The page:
It’s easy to hold on to our insurance carriers for years without really thinking about it. If it isn’t broke, don’t fix it. Your home insurance policy may not be broken, but there may be better and more affordable options available to you.
You’re not required to keep the same homeowner’s insurance policy indefinitely, and in most circumstances, you can change it at any time. Here’s how to switch home insurance carriers whether you’re dissatisfied with your current carrier, or just think it’s time for a change.
Why Would I Change Home Insurance Carriers?
Many people stick with the same home insurance carrier because companies often offer discounts for loyal customers. These discounts often make long-term customers wary of switching, but you may find it beneficial to leave for the following reasons:
- Price Savings – Sticking with the same insurance company for a long time may make you unaware of pricing changes. After researching or getting quotes from a new company, you could find that your carrier’s rates are uncompetitive even with a loyalty discount.
- Bundling Policies – If you have auto insurance with a different carrier, you may find it cheaper to bundle all of your insurance policies with one company. You may also be offered significant discounts to incentivize you to bundle.
- Changing Coverage Needs – What you initially need in an insurance policy can change significantly over time. If you have made additions to your home or acquired more valuable items, your carrier may not be able to accommodate your needs. It may be time to find a new insurance company that provides policies more in-line with your new circumstances.
- Poor Service – If your insurer’s customer service quality is deteriorating, it may be time to look for a new company. Bad customer service may suggest that you will have difficulty submitting claims.
When is the Best Time to Change Home Insurance Companies?
In most cases, any time is a good time to change home insurance. If you find a better deal, cancel your old policy and move on. There is really no reason to continue paying for an expensive policy or dealing with poor service just because you’re in the middle of the coverage period.
There are, however, a few reasons why you may want to hit the pause button on changing policies. Here are some factors to consider:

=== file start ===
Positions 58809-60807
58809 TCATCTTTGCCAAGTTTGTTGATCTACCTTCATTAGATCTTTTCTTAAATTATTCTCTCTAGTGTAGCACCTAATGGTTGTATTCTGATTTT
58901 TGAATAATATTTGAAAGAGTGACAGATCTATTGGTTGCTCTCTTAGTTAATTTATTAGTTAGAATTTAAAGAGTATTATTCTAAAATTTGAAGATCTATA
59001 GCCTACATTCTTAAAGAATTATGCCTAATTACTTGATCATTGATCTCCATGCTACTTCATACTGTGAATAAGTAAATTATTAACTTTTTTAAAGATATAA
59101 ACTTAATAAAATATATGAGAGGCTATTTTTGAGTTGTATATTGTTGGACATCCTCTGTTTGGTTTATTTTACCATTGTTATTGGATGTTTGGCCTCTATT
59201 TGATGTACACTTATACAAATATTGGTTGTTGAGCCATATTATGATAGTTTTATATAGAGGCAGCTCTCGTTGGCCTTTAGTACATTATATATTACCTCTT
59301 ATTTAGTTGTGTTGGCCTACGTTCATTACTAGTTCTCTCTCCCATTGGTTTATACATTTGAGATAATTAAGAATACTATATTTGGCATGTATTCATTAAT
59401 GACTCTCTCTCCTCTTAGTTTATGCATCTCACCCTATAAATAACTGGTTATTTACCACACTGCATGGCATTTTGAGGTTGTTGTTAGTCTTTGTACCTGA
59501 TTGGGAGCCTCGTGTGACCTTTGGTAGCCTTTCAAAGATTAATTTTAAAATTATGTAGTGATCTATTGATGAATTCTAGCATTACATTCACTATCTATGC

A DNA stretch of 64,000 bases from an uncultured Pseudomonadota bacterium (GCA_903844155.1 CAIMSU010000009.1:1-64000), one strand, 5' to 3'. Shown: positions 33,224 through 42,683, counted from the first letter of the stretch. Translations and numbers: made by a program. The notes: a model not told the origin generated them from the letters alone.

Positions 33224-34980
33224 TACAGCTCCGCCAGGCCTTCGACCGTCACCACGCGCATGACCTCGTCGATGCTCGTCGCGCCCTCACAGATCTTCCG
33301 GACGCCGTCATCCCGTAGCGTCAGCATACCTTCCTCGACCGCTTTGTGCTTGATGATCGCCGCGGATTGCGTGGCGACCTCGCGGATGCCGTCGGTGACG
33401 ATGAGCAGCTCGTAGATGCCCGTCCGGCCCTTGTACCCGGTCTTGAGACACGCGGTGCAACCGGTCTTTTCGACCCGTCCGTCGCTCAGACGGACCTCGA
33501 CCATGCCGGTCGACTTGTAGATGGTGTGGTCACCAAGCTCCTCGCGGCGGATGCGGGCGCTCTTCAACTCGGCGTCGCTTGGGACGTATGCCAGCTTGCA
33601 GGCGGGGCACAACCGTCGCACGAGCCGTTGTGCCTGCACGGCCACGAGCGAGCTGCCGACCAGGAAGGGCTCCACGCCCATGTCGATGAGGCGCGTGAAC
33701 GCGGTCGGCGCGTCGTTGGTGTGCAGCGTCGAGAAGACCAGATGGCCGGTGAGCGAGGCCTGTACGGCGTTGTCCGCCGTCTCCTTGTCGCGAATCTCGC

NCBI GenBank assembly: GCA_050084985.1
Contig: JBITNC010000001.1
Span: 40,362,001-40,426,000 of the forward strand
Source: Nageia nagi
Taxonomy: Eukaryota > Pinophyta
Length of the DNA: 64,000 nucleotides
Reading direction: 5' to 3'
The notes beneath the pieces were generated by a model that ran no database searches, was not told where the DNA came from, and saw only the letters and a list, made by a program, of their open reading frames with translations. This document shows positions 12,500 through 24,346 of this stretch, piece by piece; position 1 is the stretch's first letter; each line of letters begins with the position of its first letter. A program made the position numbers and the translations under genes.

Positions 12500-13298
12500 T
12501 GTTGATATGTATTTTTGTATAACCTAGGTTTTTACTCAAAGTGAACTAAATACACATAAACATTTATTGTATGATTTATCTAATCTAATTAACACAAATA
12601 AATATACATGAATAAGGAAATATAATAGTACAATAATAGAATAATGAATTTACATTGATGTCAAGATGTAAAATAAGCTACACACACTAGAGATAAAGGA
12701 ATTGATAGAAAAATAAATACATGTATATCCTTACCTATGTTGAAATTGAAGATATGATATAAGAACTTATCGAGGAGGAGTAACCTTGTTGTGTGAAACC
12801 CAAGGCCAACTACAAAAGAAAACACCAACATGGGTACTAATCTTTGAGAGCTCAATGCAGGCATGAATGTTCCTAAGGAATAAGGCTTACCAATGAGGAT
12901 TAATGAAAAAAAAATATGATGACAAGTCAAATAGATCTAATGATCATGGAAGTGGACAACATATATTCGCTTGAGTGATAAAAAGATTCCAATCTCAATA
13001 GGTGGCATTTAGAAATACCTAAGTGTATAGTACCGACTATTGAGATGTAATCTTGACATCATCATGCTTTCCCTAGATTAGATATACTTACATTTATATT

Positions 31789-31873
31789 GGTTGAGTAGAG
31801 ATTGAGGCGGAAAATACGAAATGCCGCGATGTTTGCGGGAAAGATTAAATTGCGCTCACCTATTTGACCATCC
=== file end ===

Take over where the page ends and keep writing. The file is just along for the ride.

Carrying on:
- Your time and energy – Changing a policy mid-year is a bit more complicated and less clean-cut than just not renewing a policy. If you don’t have the time to do the paperwork and report these changes to your mortgage lender, you may want to wait.
- Outstanding claims – If you have any outstanding claims, you should wait until they are resolved or paid out before canceling your current policy. You may have a more difficult time communicating with an insurance company when you are no longer a customer.
- Leaving a bundled policy – If your home insurance policy is bundled with auto or another type of insurance, you should find out how the remaining policies will be priced. You may end up paying more than you thought by leaving a multi-policy arrangement.
- Cancelation penalty – While uncommon, some insurance companies will penalize customers who cancel their policies early. Be sure to review your contract before attempting to cancel your policy.
How to Switch Home Insurance Carriers
If you think it’s time to switch home insurance carriers, here’s how to make the change:
1. Shop around for a new policy
Use online resources or work with an independent agent to find a carrier that meets your coverage needs and your budget. Once you have found the ideal home insurance policy for you, purchase the new agreement effective on a particular date.
2. Cancel the old policy
Contact your home insurance carrier and inform them that you are ending your policy, effective on a certain date. You may want to cancel your policy in writing in addition to over the phone. Make sure that the old and new policies overlap enough so that you have no lapse in coverage.
3. Notify your lender (if you have one)
If your mortgage lender finds out that you have canceled your home insurance but is not aware that you have a new carrier, it may try to force a lender-based insurance policy on you. Lender insurance is expensive and will raise your monthly mortgage payment. You can avoid that by keeping the bank informed of your decisions.
Special Note: Mortgage Lenders and Escrow
Many homeowners do not pay home insurance directly to the carrier. Mortgage lenders often set up an escrow account where they pay upfront annual payments for home insurance and property taxes. You pay them back gradually throughout the year.
If you cancel your policy mid-year, your insurance company will send you a partial refund. It’s important to send that refund directly to your mortgage lender. Otherwise, the lender may charge you for both insurance policies until the old one is paid off.